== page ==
The ones who were brought in to do the rough work and left to rot in the miserable suburbs with substandard schools and teachers?

Or the ones smugly within the net?

Non Je Ne Regrette Rien said...
This comment has been removed by the author.
Non Je Ne Regrette Rien said...

I frankly don't have much interest in the musings of an English philosopher regarding things French. Further, the fact that he's an advisor to Sarkozy puts me completely off. There are plenty of French sources to rely upon for this topic...

France, like many euro countries has a mixed bag of inhabitants with varying degrees of wealth and status. Which country is it that hasn't attracted immigrants to do the work that some of its citizens might not be interested in? At least in France they are given some basic social services and further, after 10 years ... citizenship... but I fail to see what that has to do with the points I comment on regarding using protest to communicate with government. Seems like a red herring to me.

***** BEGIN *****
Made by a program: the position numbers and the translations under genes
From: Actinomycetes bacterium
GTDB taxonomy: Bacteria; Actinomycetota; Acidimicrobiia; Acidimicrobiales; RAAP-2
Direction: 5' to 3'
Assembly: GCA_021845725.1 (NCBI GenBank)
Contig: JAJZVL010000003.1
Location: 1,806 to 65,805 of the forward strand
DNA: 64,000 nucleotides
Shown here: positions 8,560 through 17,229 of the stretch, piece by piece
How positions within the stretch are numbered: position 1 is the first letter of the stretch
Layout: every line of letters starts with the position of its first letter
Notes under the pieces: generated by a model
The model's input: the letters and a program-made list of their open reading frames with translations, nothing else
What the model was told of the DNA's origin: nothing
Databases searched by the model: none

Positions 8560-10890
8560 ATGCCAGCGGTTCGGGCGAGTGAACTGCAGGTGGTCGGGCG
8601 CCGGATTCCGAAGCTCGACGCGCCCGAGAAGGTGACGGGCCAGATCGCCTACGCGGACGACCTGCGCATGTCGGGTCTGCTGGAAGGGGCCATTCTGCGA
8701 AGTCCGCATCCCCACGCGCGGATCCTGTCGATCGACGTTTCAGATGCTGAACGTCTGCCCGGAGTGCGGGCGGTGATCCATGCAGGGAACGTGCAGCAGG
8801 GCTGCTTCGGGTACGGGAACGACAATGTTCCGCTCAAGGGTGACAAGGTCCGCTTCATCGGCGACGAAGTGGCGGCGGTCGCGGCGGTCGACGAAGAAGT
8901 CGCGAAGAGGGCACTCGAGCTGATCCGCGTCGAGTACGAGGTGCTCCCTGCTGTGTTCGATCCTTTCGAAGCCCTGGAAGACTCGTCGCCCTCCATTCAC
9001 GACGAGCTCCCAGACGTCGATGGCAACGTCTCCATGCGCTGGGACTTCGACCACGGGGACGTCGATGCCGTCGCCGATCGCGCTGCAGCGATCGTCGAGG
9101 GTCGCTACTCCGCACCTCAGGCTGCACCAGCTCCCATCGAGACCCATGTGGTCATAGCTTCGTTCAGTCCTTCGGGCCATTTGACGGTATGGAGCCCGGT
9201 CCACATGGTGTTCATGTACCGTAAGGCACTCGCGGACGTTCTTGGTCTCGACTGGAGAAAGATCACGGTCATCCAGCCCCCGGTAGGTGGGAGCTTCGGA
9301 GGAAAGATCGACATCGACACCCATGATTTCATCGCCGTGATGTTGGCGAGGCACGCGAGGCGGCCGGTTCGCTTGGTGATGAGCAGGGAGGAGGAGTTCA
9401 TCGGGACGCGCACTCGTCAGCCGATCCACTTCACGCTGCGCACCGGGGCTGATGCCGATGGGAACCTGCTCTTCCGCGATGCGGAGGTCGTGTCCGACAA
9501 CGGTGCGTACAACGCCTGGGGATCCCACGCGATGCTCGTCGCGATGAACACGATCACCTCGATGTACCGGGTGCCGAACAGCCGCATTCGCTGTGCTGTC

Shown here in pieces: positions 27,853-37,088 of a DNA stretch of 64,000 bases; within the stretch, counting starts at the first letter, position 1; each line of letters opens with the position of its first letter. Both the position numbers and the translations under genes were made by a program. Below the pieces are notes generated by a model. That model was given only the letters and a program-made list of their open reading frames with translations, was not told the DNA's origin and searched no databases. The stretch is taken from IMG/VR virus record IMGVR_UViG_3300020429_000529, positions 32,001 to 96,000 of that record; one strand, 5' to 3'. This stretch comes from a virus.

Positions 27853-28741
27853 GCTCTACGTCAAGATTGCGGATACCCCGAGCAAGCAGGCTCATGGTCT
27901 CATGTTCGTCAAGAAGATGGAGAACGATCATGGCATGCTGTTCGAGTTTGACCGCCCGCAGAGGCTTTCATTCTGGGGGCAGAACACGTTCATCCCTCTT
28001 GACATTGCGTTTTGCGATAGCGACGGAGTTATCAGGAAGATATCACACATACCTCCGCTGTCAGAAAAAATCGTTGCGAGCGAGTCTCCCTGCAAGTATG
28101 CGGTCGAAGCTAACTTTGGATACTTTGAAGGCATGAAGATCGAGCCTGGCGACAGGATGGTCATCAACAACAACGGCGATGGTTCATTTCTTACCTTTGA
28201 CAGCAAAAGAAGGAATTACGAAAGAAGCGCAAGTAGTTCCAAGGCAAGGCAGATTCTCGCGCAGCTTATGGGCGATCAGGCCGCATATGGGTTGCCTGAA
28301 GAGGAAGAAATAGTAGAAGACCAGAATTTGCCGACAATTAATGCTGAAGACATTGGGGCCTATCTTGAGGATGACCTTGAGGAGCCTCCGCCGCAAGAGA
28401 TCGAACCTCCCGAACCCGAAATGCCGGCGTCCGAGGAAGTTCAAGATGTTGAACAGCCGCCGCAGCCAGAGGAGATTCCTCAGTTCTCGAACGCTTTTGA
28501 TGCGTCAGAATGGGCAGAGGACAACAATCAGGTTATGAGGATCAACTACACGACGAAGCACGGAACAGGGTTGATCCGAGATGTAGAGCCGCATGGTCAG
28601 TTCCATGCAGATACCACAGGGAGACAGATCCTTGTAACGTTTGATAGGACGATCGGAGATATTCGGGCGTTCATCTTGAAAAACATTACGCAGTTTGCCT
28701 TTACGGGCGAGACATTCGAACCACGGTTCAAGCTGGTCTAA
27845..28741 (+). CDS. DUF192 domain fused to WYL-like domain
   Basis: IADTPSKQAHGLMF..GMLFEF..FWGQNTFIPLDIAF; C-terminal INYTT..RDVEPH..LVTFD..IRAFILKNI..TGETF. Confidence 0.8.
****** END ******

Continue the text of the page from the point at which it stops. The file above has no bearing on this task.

the fly in the web said...

Zeldin is highly regarded for his books on France across the spectrum.

The problem of immigrants is not a red herring....it is an example of how we go about describing 'the French'.....and which 'French' are represented in this protest, and which 'French' voices are heard in the media.

Non Je Ne Regrette Rien said...

thanks for the follow-up clarification ... km

Blasé said...

..it's going to get worse

Earn 200 said...
This comment has been removed by a blog administrator.
tellingdtales said...

does finis really mean finis?